£20,000 donation funds neonatal key worker role at Shropshire hospice

A Shropshire hospice has received a £20,000 donation which will fund the post of a dedicated neonatal key worker next year.

Hope House Children's Hospice
Hope House Children's Hospice

Hope House Children's Hospice, near Oswestry, has benefited from the funding after applying to Bolton-based social enterprise Box Power, which has donated all of its profits to good causes.

After opening up applications for funding in June, Box Power also surprised charities by doubling the amount that each of them applied for and providing funding to cover two years instead of just one.

In total, a staggering £800,000 was given away and split between 24 charities of different sizes, scopes and services, in order for the money to have the biggest positive impact possible.

One of the charities to benefit from this huge giveaway was Hope House Children's Hospice, which had originally applied for £10,000.

Representatives from the charity - chief executive Andy Goldsmith and director of fund-raising Simi Epstein - attended a special charity event at Brookfield Hall in Bolton in November to celebrate their hard work and achievements in being awarded this donation.

Simi said: “I found Box Power’s charity event to be truly inspirational. Thank you so much from all at Hope House Children’s Hospices for showing us there are still incredible people like the Dalby family who put others' needs before their own.

"I find that so comforting, especially in these challenging times.

“This grant has enabled us to fund a neonatal key worker in 2022.

Simi Epstein, director of fundraising at Hope House Children's Hospice in Morda near Oswestry, with the tree of hope at the new counselling centre at Hope House. WITH WORDS SUE FOR STAR AND OSWESTRY BORDER CHRON.. PIC BY SIMON WILLIAMS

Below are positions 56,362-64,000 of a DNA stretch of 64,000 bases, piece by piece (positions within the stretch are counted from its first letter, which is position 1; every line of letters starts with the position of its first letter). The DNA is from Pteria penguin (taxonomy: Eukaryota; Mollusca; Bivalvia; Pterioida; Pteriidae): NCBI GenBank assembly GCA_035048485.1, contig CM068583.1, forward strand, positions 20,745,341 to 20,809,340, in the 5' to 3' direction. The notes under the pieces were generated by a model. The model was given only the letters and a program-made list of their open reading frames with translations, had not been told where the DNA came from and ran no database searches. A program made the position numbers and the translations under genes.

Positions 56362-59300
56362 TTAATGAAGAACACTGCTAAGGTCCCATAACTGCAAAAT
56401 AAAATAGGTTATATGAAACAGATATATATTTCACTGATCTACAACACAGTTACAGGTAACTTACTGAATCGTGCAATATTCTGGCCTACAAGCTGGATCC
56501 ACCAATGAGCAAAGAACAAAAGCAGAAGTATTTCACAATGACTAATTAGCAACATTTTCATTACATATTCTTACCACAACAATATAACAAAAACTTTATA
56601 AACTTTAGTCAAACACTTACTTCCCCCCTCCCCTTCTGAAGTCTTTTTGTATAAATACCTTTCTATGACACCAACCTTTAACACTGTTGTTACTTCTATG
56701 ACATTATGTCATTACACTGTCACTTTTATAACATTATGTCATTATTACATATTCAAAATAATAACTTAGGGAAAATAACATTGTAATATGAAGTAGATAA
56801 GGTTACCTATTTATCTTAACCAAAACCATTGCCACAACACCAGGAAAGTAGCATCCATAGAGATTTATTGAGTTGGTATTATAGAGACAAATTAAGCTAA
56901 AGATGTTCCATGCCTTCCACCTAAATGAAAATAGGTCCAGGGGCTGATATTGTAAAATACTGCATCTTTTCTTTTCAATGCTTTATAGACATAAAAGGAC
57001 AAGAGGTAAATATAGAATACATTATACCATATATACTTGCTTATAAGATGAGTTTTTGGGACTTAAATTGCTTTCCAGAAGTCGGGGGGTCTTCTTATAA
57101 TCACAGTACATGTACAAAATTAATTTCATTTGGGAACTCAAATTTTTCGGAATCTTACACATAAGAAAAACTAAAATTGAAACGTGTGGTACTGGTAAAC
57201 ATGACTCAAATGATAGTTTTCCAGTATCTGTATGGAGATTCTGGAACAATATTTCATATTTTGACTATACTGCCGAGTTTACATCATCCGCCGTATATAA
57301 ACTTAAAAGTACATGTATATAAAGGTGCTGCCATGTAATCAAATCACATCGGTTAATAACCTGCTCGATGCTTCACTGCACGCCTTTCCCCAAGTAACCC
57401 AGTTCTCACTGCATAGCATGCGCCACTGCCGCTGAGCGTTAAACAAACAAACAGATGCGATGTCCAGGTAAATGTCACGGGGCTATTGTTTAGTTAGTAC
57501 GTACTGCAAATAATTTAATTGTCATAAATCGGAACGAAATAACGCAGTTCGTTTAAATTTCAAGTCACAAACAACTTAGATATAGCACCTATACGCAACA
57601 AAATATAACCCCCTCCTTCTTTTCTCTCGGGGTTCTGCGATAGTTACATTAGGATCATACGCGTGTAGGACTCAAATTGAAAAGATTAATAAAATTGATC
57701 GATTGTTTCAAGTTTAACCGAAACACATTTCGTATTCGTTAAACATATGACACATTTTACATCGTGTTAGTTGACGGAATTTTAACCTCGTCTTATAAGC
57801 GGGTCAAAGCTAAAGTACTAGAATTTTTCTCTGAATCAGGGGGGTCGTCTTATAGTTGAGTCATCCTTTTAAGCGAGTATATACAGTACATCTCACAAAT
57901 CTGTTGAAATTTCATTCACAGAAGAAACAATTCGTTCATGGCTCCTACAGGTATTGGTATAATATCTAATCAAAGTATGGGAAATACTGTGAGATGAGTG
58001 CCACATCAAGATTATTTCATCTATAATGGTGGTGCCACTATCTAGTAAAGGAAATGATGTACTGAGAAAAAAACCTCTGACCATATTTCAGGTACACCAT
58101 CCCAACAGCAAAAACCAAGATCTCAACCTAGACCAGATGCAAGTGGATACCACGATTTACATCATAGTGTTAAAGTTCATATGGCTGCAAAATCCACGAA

"Giving birth to a seriously ill baby is the most heartbreaking event to happen to any family and the thought that some parents go through this alone is unbearable.

"Thankfully, Box Power’s generosity will ensure our families will now receive ongoing specialist practical and emotional support for as long as they need it."

The neonatal key worker will provide a consistent single point of contact for families throughout the trajectory of their children’s illness; someone who knows the family and their needs well and can provide access to vital practical help and information, while offering a supportive listening ear.

Box Power was founded by Bolton-based couple Corin and Tricia Dalby, after their son Benjamin was diagnosed with autism and the couple sold their large, multi-million-pound energy brokerage company to a PLC in 2012.

In the time that followed, the couple were so blown away by the help they received from support networks and the local community that they felt inspired to give back.

So they set up Box Power - the UK’s first not-for-profit energy consultancy - designed to give clients peace of mind knowing they were not only getting the best energy deals, but their money was also doing good.

Having set aside profits from the last few years and witnessing the devastating impact Covid has had on charities over the past 18 months, Corin and Tricia felt it appropriate to utilise the accumulated profits and open up applications for funding back in June.

More than 200 charities applied and Tricia and Corin personally reviewed each one, as well as arranging in-person or Zoom meetings to speak with the charities directly before whittling the options down to 24.

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